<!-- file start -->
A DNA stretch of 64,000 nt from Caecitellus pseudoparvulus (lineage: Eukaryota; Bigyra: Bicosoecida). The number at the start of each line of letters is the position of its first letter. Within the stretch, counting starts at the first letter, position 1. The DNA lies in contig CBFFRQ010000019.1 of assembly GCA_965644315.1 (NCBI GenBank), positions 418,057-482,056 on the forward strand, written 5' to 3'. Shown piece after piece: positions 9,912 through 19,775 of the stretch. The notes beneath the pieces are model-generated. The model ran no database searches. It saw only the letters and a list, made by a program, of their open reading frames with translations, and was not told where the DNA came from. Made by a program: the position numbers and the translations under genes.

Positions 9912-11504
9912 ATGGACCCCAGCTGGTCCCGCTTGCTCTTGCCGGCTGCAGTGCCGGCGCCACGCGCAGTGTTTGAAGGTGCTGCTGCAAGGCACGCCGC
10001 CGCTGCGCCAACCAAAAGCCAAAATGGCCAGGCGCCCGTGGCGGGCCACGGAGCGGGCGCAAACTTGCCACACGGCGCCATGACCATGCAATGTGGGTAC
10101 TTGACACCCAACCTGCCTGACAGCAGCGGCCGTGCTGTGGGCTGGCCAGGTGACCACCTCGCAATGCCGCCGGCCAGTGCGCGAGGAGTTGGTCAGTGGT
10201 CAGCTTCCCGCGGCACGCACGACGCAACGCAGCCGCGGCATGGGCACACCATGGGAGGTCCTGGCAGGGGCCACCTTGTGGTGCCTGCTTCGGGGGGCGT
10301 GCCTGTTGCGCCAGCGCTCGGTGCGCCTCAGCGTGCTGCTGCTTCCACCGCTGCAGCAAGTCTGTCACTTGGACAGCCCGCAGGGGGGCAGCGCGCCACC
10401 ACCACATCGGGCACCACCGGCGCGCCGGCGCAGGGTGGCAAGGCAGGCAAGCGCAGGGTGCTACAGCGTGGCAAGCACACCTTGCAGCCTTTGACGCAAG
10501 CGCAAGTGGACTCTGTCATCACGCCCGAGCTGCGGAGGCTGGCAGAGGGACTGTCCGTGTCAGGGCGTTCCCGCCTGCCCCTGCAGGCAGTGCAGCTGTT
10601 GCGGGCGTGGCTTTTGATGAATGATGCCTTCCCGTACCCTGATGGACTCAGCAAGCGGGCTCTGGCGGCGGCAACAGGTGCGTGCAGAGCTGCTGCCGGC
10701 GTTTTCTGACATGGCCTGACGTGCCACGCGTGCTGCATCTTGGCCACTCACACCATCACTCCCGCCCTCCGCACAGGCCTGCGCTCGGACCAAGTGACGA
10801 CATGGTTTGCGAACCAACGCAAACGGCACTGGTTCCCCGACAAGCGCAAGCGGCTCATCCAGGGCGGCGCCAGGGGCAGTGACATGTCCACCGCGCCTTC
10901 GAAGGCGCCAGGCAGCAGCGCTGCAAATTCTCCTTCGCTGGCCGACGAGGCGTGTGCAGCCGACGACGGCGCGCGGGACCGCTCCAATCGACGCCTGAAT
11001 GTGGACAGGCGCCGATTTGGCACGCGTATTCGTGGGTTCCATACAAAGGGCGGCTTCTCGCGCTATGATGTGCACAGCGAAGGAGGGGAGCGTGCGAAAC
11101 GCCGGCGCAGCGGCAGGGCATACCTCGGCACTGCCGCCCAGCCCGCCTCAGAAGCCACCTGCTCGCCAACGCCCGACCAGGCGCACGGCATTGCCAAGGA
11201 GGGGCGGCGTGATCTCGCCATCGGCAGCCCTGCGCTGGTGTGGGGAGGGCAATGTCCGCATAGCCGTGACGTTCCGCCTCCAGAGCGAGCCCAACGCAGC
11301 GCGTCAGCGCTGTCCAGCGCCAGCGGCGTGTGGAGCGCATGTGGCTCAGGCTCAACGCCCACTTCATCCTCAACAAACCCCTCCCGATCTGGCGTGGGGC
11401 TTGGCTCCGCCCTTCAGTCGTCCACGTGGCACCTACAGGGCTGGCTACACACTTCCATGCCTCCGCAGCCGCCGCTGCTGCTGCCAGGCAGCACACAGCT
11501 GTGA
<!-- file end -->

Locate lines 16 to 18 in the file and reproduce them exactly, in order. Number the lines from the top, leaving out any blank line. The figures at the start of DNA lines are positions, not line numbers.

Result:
11201 GGGGCGGCGTGATCTCGCCATCGGCAGCCCTGCGCTGGTGTGGGGAGGGCAATGTCCGCATAGCCGTGACGTTCCGCCTCCAGAGCGAGCCCAACGCAGC
11301 GCGTCAGCGCTGTCCAGCGCCAGCGGCGTGTGGAGCGCATGTGGCTCAGGCTCAACGCCCACTTCATCCTCAACAAACCCCTCCCGATCTGGCGTGGGGC
11401 TTGGCTCCGCCCTTCAGTCGTCCACGTGGCACCTACAGGGCTGGCTACACACTTCCATGCCTCCGCAGCCGCCGCTGCTGCTGCCAGGCAGCACACAGCT